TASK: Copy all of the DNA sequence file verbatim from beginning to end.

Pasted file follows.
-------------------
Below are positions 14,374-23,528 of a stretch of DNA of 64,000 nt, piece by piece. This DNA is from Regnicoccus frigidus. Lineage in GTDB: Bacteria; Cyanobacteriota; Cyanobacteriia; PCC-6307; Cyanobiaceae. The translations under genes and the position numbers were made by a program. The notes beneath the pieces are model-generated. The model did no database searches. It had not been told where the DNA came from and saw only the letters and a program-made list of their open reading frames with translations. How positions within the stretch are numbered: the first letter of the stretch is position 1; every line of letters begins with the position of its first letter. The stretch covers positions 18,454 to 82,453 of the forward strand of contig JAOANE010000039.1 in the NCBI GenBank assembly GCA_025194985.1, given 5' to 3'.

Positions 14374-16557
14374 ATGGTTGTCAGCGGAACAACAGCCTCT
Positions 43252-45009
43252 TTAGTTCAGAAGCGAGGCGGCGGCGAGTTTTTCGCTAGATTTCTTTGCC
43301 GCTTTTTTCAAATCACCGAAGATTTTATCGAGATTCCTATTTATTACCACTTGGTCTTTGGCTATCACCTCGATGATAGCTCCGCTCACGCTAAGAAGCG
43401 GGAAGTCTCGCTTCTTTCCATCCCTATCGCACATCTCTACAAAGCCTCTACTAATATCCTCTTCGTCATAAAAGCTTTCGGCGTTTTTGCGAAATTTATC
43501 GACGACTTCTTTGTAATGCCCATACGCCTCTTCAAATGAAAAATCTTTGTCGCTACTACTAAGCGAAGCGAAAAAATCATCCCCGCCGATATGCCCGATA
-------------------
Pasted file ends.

Below are positions 14,374-23,528 of a stretch of DNA of 64,000 nt, piece by piece. This DNA is from Regnicoccus frigidus. Lineage in GTDB: Bacteria; Cyanobacteriota; Cyanobacteriia; PCC-6307; Cyanobiaceae. The translations under genes and the position numbers were made by a program. The notes beneath the pieces are model-generated. The model did no database searches. It had not been told where the DNA came from and saw only the letters and a program-made list of their open reading frames with translations. How positions within the stretch are numbered: the first letter of the stretch is position 1; every line of letters begins with the position of its first letter. The stretch covers positions 18,454 to 82,453 of the forward strand of contig JAOANE010000039.1 in the NCBI GenBank assembly GCA_025194985.1, given 5' to 3'.

Positions 14374-16557
14374 ATGGTTGTCAGCGGAACAACAGCCTCT
Positions 43252-45009
43252 TTAGTTCAGAAGCGAGGCGGCGGCGAGTTTTTCGCTAGATTTCTTTGCC
43301 GCTTTTTTCAAATCACCGAAGATTTTATCGAGATTCCTATTTATTACCACTTGGTCTTTGGCTATCACCTCGATGATAGCTCCGCTCACGCTAAGAAGCG
43401 GGAAGTCTCGCTTCTTTCCATCCCTATCGCACATCTCTACAAAGCCTCTACTAATATCCTCTTCGTCATAAAAGCTTTCGGCGTTTTTGCGAAATTTATC
43501 GACGACTTCTTTGTAATGCCCATACGCCTCTTCAAATGAAAAATCTTTGTCGCTACTACTAAGCGAAGCGAAAAAATCATCCCCGCCGATATGCCCGATA